It’s been quiet in the blogosphere recently; and so, when I saw this story and video with Esther George on Bloomberg I thought I’d share it to help refresh the basis of the debate in which Market Monetarists have been engaged for the last five years.

Ms. George gave all sorts of reasons as to why interest rates should start to rise, except none of them have anything to do with an economy that is overheating or even close to it. In fact, if you watch the video interview that is embedded in the story, right at the top Ms. George is asked about the state of inflation and if that is any indication that interest rates need to start rising. Her answer, and you should watch the interview for the full impact of perplexity, was something like (not a direct quote), “Well, you know inflation can do funny things….” And without elaborating, she then started talking about being at full employment, and having a large balance sheet, and investors reaching for yield, completely evading discussing her responsibilities as rotating, voting member of the monetary policymaking body at an INFLATION TARGETING central bank that targets the PCE index.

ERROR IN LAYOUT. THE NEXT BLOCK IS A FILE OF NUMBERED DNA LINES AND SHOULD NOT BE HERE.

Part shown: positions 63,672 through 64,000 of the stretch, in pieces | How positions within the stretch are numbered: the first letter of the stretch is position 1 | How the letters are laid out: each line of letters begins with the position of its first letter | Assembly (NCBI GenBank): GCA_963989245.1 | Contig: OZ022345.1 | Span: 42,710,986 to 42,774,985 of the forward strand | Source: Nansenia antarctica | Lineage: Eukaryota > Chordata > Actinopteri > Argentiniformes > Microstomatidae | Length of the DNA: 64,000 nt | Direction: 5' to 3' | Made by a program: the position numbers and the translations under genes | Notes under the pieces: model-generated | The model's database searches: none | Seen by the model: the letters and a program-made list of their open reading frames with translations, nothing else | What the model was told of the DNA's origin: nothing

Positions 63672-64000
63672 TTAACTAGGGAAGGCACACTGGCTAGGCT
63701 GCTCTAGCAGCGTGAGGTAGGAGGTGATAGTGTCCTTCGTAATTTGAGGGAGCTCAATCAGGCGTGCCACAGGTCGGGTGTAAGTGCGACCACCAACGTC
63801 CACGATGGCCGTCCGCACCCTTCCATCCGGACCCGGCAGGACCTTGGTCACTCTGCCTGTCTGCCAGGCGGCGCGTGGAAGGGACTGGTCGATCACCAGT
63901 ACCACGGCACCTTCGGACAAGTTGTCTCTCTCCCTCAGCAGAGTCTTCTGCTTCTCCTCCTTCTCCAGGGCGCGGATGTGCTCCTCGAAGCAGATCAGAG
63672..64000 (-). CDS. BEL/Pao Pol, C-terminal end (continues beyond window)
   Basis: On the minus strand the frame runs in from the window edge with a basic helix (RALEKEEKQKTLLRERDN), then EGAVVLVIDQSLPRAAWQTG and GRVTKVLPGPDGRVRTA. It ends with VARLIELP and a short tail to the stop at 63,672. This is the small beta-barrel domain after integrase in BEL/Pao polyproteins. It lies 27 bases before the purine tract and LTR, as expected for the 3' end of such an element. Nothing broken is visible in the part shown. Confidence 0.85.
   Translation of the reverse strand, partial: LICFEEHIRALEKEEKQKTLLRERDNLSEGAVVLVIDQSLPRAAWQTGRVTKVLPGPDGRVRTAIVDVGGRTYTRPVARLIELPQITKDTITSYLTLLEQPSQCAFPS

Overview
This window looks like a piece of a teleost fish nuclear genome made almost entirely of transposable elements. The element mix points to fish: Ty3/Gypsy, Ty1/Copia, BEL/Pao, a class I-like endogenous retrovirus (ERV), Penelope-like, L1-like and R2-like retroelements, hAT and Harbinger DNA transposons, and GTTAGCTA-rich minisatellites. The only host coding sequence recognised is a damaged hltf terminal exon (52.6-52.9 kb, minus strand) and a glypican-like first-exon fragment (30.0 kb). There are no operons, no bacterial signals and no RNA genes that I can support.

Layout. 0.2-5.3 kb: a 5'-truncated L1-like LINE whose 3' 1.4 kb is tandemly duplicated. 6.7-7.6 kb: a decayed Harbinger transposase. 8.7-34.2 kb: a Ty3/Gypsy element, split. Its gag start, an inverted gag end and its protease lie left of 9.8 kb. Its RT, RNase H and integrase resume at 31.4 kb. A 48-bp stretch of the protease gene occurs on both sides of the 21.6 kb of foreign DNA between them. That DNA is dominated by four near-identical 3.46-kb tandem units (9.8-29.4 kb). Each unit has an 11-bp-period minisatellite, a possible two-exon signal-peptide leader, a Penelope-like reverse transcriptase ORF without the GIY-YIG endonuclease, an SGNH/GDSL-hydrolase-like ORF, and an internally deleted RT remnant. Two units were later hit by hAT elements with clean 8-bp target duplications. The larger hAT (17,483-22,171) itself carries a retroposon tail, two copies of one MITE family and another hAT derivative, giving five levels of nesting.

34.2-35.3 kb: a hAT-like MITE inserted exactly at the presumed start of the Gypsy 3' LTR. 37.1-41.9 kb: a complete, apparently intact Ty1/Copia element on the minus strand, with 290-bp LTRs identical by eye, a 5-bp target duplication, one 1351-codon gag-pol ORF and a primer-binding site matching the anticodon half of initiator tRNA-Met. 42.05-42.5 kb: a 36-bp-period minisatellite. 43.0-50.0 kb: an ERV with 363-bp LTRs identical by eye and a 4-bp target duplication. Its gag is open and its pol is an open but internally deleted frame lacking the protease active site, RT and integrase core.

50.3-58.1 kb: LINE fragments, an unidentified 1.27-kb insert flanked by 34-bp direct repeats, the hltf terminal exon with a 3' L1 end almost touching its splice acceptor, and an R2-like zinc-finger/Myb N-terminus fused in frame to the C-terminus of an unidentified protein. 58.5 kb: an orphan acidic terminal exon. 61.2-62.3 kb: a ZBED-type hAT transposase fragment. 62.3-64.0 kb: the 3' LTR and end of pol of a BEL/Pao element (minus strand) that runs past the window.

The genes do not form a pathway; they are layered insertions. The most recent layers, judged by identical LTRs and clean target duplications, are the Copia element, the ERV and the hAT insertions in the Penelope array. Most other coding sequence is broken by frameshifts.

If I wasn’t of a mind of extend the benefit of a doubt to Ms. George, I would likely form the impression that she’s gone rogue and that she actually disagrees with having an inflation target, probably the only point we could ever agree upon though not for the same reasons, and instead wants to target interest rates. But even at that, her argument makes no sense given that the graph I posted earlier from the Cleveland Fed shows that real rates are negative. Real rates need to rise or any movement in nominal rates will do more harm than good by being farther above the market clearing level than they are now.

Not generally being of the habit of constructing a strawman that I can punch the stuffing out of, I wish the interviewer had challenged her on some basic economic principles so that she could explain to him and everyone else on what basis she believes rates need to rise, not just allow her to throw out some nebulous folklore that is expected to pass for real macro. She is certainly entitled to her opinion, but if she cannot explain it in a logical and at least somewhat scientific way, she shouldn’t be entitled to a vote on the FOMC.